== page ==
Electrifying photographs of storms… taken by a pilot at 40,000ft

Most of us know the horror of the white-knuckle red-eye: that dread as the plane is tossed about in nocturnal turbulence. But while passengers clutch the seat and pray, Ecuadorian long-haul pilot Santiago Borja sits in his cockpit trying to focus – not on the altimeter but through the viewfinder of his camera.

‘I take pictures only while I’m not at the controls,’ he explains. ‘So there is time to shoot. Turbulence usually makes the camera shake too much so it’s better to wait until you’re clear of it.’

A new collection of Borja’s aerial photographs, Pictures by #TheStormPilot, proves he is at his happiest snapping at 40,000ft as the weather gets wild.

Borja was born and raised in Quito, and since 2012 has been first officer on a Boeing 767-300ER for an international airline, though he won’t say which. His constant companion is a 35mm Nikon DSLR.

‘My first successful picture from the cockpit was flying along the coast of Venezuela,’ he recalls. ‘I was sitting in the observer’s seat looking at this great storm.’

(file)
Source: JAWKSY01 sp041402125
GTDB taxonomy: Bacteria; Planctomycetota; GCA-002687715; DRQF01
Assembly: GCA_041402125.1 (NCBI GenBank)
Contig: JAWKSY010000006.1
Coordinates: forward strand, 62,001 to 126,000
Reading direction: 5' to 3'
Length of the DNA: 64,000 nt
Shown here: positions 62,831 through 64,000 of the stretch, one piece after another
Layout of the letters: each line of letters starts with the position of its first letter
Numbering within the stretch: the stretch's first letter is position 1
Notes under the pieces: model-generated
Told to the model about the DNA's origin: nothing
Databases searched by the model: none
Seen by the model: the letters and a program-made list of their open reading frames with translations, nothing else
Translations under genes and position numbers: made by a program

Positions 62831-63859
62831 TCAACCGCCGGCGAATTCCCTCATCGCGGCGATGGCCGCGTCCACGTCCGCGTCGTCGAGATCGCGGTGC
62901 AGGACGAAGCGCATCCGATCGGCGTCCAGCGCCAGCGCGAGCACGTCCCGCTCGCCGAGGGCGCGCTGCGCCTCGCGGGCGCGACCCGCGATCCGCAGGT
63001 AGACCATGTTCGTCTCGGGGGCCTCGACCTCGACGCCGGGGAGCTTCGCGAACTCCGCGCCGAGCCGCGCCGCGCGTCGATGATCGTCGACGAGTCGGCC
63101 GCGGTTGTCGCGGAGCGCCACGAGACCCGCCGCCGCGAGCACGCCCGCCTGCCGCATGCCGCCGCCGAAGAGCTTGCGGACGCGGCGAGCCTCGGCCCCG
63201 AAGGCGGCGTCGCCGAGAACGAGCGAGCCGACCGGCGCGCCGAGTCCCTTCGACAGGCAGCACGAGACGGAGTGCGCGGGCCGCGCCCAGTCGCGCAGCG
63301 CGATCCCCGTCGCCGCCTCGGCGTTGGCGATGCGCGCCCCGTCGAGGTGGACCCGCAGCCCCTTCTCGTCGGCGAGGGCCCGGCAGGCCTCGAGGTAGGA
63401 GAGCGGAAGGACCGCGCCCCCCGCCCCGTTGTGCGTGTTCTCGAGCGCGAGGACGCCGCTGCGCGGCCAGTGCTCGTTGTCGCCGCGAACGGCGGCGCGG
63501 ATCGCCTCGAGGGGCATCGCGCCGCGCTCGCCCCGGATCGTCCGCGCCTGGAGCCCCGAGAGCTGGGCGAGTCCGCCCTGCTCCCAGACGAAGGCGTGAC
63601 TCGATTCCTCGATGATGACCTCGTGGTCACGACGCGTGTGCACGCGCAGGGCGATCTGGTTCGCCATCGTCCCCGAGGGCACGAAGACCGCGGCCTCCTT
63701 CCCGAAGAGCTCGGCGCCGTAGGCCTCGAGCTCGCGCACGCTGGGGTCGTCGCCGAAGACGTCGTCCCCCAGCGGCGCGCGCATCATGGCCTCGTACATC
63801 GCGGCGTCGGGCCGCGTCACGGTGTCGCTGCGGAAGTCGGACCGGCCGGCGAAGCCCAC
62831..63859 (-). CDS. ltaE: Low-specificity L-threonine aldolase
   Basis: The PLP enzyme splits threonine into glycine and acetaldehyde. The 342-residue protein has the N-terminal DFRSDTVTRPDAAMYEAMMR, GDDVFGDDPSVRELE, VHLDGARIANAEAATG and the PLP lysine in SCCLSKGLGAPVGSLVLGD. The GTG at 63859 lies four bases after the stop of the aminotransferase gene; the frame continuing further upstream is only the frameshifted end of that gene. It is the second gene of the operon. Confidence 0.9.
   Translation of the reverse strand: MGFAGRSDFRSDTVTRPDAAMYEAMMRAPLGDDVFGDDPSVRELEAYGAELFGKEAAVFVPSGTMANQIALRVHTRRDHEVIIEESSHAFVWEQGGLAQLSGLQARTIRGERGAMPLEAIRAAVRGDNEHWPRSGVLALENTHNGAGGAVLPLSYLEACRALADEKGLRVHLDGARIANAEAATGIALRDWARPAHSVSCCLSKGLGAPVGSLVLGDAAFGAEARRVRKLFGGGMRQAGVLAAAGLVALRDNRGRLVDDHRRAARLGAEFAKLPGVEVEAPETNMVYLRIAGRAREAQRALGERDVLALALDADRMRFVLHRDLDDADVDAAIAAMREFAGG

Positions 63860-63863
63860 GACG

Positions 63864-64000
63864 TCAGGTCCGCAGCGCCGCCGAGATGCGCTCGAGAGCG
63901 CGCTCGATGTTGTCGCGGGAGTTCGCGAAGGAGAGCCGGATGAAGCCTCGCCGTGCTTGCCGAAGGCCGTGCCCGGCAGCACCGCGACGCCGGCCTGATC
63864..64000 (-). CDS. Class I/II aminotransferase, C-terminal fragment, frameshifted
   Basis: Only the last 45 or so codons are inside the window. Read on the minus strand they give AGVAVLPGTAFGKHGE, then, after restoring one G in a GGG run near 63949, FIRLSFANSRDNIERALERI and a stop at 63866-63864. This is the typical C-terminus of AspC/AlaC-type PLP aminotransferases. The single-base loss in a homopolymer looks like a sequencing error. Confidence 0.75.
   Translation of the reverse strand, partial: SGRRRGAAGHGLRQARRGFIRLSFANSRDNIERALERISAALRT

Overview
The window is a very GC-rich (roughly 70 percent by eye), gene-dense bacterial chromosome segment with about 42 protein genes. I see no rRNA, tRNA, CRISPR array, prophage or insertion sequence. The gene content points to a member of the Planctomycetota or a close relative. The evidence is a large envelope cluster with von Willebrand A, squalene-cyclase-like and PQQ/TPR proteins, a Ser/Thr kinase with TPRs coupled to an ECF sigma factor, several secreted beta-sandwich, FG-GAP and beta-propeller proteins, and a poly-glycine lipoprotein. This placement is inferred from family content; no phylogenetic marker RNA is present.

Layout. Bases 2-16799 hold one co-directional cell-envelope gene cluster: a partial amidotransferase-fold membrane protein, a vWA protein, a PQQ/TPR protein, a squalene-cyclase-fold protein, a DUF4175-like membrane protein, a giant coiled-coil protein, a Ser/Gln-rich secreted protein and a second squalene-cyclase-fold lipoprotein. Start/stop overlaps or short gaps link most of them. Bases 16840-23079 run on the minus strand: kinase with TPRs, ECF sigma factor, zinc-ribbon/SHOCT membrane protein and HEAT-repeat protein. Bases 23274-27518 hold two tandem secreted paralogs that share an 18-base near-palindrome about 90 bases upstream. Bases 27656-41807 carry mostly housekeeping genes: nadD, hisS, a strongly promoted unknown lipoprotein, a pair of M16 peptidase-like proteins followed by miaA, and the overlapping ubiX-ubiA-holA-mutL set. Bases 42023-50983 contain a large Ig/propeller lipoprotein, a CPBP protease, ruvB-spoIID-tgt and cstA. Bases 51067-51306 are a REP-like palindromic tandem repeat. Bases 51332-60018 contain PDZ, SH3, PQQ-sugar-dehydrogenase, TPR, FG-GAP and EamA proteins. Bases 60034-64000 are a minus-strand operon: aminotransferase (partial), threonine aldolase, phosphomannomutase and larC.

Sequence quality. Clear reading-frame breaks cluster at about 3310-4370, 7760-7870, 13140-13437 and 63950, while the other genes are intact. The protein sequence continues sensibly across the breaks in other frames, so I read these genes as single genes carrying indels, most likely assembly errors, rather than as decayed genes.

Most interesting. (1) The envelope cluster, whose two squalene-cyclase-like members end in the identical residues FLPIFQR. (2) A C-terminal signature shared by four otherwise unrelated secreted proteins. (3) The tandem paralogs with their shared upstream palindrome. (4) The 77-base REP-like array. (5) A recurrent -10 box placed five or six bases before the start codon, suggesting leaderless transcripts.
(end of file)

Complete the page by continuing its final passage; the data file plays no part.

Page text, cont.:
Ecuadorian long-haul pilot Santiago Borja takes photographs of storms from his cockpit

During his years as a commercial pilot, Borja has photographed a huge array of natural and man-made wonders: ‘towering piles of clouds, storms and lightning, breathtaking colours in the morning and the evening, spectacularly starry skies, and the lights of cities snaking out across the dark earth at night’.

In the book, his images are put in meteorological context by German weather forecaster Michaela Koschak. She explains what a halo is, where space begins and how hurricanes happen.

We also learn that the beautiful storm clouds – or cumulonimbi – in the photographs behave like towering vertical pressure cookers (and can carry up to one million tons of water).

‘I don’t like to assume they are UFOs but instead some strange effects of the atmosphere or light

Following in a long tradition of cloud-focused artists – traced from John Constable to Gerhard Richter – Borja’s work brings its own omniscient quality.

‘These landscapes describe the way I enjoy our planet,’ he says, ‘the way I learn about nature and its beauty in places where humans have not yet left their footprint.’ His palette is one of violets, indigos, pinks and the electric whites of lightning strikes.

Has he seen anything he can’t explain on his flights? ‘I’ve seen many unusual phenomena,’ says Borja. ‘I don’t like to assume they are UFOs but instead some strange effects of the atmosphere or light.

‘I believe all phenomena have some cool science behind them even if we don’t understand it.’